The shortest route between Lake Superior and James Bay, the Missinaibi pours through a 265-mile-long corridor of boreal forest and Canadian Shield rock. In deep time, nomadic bands of Algonquin-speaking natives paddled the river, marking passage with pictographs on exposed cliff faces. (Missinaibi translates to "pictured waters," after the reflections of these paintings.) Later, Ojibway and Cree plied the river. And from 1740 to 1880, it was a key trading route for trappers from the Hudson's Bay Co. and North West Co., both of which built trading posts along its banks.

It's empty country. The stretch of the river from Peterbell to Moose River is classified as "advanced, with difficult portages and remoteness." David Morin, whose company is one of a handful to outfit trips on the Missinaibi, says few of those who run the river also fish.

"They'll make a couple of casts one night and think that's all there is to it. It seems that hardcore paddlers just don't care about fishing. And hardcore fishermen aren't too interested in dealing with rapids."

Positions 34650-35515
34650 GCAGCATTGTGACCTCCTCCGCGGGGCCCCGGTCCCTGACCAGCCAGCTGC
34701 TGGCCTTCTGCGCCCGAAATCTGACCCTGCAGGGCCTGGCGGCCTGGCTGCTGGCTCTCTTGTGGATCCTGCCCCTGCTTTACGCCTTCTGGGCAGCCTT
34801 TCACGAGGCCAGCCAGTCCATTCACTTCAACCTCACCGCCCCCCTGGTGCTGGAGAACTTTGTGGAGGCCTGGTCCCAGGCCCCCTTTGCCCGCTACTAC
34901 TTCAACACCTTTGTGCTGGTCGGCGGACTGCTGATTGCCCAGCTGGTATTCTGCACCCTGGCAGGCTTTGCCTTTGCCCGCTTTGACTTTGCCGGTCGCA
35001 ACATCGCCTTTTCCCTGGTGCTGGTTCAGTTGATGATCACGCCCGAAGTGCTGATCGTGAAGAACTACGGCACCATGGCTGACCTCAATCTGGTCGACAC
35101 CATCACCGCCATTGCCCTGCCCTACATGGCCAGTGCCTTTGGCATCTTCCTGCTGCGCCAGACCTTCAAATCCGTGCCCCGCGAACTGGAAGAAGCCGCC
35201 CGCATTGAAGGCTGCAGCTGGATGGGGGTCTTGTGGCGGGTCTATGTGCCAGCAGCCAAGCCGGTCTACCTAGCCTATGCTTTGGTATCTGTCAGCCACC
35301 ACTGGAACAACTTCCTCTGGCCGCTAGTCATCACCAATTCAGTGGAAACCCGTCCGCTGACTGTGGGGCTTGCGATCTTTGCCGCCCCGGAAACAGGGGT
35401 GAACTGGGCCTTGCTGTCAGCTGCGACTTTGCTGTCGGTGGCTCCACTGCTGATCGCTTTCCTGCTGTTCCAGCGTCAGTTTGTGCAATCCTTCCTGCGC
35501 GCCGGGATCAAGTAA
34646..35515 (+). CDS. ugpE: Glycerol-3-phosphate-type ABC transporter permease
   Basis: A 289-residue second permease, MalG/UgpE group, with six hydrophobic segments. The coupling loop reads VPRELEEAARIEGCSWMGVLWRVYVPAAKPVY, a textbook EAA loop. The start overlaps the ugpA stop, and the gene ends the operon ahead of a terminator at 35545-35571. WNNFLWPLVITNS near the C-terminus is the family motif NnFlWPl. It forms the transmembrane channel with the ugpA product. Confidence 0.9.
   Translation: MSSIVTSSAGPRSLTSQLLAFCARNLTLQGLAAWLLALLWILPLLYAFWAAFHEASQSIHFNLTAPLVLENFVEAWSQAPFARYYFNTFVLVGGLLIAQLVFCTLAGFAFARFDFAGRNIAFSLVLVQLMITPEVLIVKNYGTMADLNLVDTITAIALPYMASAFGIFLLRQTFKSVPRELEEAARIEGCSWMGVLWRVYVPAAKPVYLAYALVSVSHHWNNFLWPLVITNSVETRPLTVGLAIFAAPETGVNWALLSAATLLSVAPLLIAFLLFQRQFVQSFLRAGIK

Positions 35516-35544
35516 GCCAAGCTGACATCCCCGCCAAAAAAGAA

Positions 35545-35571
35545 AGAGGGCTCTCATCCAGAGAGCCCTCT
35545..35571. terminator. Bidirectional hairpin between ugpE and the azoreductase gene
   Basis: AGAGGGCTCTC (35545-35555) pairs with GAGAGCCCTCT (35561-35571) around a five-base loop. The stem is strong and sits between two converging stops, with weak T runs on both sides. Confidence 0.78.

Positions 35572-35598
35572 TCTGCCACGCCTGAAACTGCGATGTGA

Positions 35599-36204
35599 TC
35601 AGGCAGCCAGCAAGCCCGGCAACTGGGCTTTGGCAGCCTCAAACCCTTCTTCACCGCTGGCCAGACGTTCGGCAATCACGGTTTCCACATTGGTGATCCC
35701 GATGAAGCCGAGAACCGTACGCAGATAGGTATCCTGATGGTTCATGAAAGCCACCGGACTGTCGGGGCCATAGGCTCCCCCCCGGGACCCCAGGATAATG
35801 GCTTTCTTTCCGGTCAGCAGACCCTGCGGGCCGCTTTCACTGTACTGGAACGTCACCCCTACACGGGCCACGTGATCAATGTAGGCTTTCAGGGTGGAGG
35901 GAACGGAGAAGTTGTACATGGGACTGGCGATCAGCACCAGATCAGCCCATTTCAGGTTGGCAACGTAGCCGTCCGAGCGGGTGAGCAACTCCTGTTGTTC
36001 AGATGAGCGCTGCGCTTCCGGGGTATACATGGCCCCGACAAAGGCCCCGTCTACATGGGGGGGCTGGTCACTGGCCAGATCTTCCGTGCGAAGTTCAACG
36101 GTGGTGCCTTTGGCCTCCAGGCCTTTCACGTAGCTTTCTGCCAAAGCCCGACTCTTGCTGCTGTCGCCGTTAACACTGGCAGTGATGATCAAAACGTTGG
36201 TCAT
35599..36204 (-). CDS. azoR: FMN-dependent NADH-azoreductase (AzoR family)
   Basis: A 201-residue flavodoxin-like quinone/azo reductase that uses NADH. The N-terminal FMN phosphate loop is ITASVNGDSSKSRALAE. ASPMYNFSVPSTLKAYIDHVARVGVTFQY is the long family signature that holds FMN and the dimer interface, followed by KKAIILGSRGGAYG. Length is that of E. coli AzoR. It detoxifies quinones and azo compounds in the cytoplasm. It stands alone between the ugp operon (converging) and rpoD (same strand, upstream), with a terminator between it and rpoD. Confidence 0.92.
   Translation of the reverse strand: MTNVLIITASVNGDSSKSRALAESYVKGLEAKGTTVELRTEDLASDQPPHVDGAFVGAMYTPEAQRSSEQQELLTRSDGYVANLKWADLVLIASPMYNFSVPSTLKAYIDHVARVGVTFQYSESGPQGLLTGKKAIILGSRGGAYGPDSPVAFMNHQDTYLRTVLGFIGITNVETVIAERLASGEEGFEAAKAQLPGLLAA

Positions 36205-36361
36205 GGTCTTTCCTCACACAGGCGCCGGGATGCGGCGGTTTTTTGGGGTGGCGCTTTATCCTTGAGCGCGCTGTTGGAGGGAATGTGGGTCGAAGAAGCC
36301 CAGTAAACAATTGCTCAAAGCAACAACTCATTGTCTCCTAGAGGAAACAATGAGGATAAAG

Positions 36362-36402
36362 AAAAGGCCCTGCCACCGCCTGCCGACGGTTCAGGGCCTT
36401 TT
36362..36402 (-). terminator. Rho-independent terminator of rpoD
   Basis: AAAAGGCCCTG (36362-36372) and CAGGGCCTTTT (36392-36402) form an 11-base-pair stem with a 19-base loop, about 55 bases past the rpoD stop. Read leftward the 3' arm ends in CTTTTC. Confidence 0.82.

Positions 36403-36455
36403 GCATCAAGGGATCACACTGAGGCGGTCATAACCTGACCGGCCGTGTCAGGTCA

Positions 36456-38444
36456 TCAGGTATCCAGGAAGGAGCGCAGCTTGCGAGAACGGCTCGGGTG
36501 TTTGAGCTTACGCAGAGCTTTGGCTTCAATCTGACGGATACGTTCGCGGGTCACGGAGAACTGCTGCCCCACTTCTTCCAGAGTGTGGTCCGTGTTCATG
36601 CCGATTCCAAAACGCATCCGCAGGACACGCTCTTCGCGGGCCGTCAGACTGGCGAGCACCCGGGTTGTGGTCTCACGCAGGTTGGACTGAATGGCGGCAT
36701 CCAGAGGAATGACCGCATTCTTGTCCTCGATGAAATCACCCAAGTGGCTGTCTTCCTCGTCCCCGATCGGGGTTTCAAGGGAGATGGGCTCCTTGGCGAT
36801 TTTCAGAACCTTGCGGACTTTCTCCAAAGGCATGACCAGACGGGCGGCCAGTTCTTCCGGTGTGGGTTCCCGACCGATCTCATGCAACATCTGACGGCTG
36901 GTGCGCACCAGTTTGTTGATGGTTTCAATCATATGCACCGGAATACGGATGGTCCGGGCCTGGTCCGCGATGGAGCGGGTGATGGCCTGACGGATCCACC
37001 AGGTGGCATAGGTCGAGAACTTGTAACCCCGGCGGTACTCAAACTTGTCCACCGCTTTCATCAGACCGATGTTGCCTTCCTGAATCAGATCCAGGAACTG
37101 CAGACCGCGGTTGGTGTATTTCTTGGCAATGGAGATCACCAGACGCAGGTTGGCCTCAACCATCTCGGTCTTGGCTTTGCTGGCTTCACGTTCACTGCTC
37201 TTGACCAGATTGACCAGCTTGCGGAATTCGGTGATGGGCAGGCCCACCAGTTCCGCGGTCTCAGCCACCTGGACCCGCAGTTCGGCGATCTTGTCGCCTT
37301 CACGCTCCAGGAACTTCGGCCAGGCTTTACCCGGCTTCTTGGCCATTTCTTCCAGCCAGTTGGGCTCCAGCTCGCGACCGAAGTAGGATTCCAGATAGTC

But we were. DeJong and I wanted it all, every totem and clich¿¿ of boreal Canada, all rolled into one week in the woods, with paddles and rods in hand. We added to our party photographer Dusan Smetana and Ontario native Lee Bremer, currently doing hard time in e Manhattan financial district. Soon enough, we stood by the CNR tracks in the dark and watched the train's lights slowly disappear in the distance.

The Tuke
For a day and a half we paddle, float, and fish through gorgeous stretches of river-long, languid pools where mergansers and river otters swim away at our approach. Because the Missinaibi is one of 39 waterways in the Canadian Heritage Rivers System, its banks are protected from logging and development. The result: hundreds of miles of shoreline where ancient trees tumble in water clean enough to drink. Once Smetana reels in a 4-pound walleye near the riverbank. Its flanks shimmer with color. He holds the fish up. "At home in Montana," he says, "the walleyes are silvery. A little dull. Nothing like this. Such a gorgeous fish."

We dredge the water for its kin. To get to the bottom of things, I'm tossing an Arctic Fox deep-running spinner and, alternatively, a standard-issue chartreuse leadhead jig. DeJong fires off a Shad Rap, and Smetana swears by his "magic lure," a Storm Hot 'N Tot in silver and blue that he picked up at the last minute at a Timmons, Ontario, Wal-Mart. Each time he ties into a fish he sings out in his Slovakian accent, sounding like an Old World peddler, "Lure for sale! Magic lure for sale!" He's onto something, and he knows it.